Sunday, May 3, 2015

Windham Drifters thank landowners for another successful season - By Elizabeth Richards

The heavy snowfall this winter may have been frustrating for some, but for The Windham Drifters Snowmobile Club the snow meant a great winter of riding on the 48 miles of trails in Windham. These trails cross the land of approximately 120 private landowners who have granted the club permission to groom and maintain the trails on their property.
Mike Constantine said the club wants to extend a big thank you to all of the landowners. “Without them, we’re not here and the trail system is not here,” he said. A lot of people who use the trails don’t understand that the land used is owned by individual landowners, and the club must get permission to use this land each year. 

“We’re very conscious of being respectful to the landowners,” said club president Garnett Johnston. The club asks that those using the trails also respect the fact that they are on private land, often very close to landowner’s houses. 

The Windham Drifters is supported by membership dues, fundraisers, and some funding that comes directly from snowmobile registrations. No money from the general fund is used to support the club. Club fundraising activities include participation in community events like Summerfest and the Ice Fishing Derby, raffles and more. With some of the money raised, the club awards a scholarship each year to a student associated with the club.

Though financial support is important, volunteer support is even more vital. All the grooming and maintenance work is done by volunteers, and there are only a handful of people getting it done. “We have 1,000 registered sleds in the town of Windham and there are about 16 people that run the entire club,” said Joe Sayah. The trails require work every weekend during the season, he said, from building bridges to marking and grooming. 

Though volunteering for the club takes a lot of time away from just getting out and riding the trials, those who do it said they enjoy the work.            

“We do it because we like what we’re doing,” said Johnston, who has been involved for many years.
Rick Collins said that although it can be frustrating when it feels like they’re doing it all on their own, seeing families riding together and people enjoying the trails makes it all worth it. 

Shane Spencer agreed. “It’s a family sport,” he said. “That’s one of the reasons I’m into it and support it.” Spencer said he’s been riding a snowmobile almost since he could walk, but sees the average age of snowmobilers continuing to rise, and the sport beginning to fade. “There are a lot of towns that don’t have snowmobile clubs that used to,” he said.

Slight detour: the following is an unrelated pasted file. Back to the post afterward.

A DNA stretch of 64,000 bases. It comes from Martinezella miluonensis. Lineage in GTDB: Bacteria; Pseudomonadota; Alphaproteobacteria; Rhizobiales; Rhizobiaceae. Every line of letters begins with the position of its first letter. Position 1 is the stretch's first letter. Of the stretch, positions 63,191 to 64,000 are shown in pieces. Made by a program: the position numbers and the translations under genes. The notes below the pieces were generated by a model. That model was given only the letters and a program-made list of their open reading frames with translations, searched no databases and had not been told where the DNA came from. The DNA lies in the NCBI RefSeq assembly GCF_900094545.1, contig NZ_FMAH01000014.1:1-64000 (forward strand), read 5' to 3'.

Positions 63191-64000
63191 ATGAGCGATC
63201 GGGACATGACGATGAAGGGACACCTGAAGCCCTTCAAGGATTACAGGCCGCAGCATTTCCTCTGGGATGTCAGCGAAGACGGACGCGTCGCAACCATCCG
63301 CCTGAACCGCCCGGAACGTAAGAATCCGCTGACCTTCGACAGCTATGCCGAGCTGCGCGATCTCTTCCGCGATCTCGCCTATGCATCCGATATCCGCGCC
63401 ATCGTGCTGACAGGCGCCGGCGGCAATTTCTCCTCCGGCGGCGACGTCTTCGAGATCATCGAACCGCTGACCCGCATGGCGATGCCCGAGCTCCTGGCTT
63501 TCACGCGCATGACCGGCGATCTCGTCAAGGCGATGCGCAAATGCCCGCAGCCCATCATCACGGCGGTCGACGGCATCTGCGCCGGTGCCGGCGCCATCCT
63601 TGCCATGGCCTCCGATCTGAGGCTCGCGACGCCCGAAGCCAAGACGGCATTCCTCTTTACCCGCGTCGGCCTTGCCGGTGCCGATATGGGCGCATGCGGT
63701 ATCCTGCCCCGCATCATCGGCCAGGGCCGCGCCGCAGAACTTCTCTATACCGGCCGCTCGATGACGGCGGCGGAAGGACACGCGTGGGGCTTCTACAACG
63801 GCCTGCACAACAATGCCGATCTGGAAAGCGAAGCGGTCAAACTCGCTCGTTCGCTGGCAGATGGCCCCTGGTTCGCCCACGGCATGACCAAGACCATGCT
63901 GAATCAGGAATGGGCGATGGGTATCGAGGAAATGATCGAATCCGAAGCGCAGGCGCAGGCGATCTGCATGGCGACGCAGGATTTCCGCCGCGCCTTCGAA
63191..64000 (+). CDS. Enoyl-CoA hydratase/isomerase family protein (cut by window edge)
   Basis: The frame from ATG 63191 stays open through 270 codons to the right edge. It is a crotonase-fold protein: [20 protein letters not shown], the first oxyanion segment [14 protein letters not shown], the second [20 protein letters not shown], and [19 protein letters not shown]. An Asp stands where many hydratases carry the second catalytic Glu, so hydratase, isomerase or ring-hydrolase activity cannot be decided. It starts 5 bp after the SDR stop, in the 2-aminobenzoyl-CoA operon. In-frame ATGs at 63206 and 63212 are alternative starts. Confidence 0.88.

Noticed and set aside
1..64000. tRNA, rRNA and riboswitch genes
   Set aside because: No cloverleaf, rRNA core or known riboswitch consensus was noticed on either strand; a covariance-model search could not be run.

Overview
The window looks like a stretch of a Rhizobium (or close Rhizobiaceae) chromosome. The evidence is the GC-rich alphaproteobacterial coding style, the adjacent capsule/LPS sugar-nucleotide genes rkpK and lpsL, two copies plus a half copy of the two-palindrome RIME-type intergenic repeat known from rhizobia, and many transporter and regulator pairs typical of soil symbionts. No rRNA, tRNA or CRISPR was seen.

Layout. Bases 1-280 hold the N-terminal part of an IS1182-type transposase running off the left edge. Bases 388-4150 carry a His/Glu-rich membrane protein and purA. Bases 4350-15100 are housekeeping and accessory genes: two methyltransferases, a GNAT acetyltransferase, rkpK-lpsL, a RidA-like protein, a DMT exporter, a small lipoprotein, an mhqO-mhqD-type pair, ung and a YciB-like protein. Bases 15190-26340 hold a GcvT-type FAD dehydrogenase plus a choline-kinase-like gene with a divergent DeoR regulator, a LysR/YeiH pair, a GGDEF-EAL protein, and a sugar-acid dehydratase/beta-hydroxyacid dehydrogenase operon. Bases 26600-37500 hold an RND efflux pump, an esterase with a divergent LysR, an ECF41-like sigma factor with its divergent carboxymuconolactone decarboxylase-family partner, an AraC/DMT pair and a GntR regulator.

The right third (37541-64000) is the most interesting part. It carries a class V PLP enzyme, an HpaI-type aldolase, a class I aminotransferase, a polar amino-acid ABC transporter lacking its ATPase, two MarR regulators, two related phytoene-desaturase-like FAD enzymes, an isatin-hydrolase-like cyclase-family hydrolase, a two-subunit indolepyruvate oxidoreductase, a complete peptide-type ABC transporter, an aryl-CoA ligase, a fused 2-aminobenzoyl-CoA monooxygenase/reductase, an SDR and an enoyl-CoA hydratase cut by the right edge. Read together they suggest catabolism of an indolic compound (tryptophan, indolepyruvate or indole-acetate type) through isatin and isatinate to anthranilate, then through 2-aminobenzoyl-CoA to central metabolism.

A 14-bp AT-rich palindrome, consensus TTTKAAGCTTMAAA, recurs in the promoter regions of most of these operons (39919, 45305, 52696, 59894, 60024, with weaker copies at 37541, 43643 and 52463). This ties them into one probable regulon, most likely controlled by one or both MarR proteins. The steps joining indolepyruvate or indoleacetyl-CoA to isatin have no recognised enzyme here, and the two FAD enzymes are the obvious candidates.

There are many ways to get involved said Constantine. “It doesn’t have to be somebody who can run a chain saw,” he said. “There’s so many things that we need help with. Whatever their talent is we can use it.”

It isn’t necessary to join the club to volunteer, said Collins, though as a member volunteers are covered by the club’s insurance while working on the trails. And you don’t need to snowmobile to volunteer or to enjoy the trails. “There are people that support us as a club that have never been on a snowmobile in their lives,” says Collins. “They just like the trail system to be able to ski or whatever it is they do in the wintertime to make the long winters not seem so long,” he said.

The Drifters wrapped up their season with the purchase of a new Pisten Bully groomer, which is slightly larger and newer than the machines they have been using. This purchase was the next step for the club, and the new groomer has a little more power, and they hope, a little less maintenance necessary. The club sold an older groomer, which helped pay for the new machine. They bought the machine, said Johnston, to give them a more user friendly machine and help keep the club moving forward.

The club currently has approximately 65 to 70 members, including about 15 business memberships. One of their biggest supporters, said Constantine, is Richardson’s Boat Yard, where their club shed is located and equipment is stored. The trails in Windham attract people from all over the area, including some out of state riders, said members. 

Though the riding season is over, there is work to be done year round. Anyone wishing to get involved can contact the club through their website or Facebook page.

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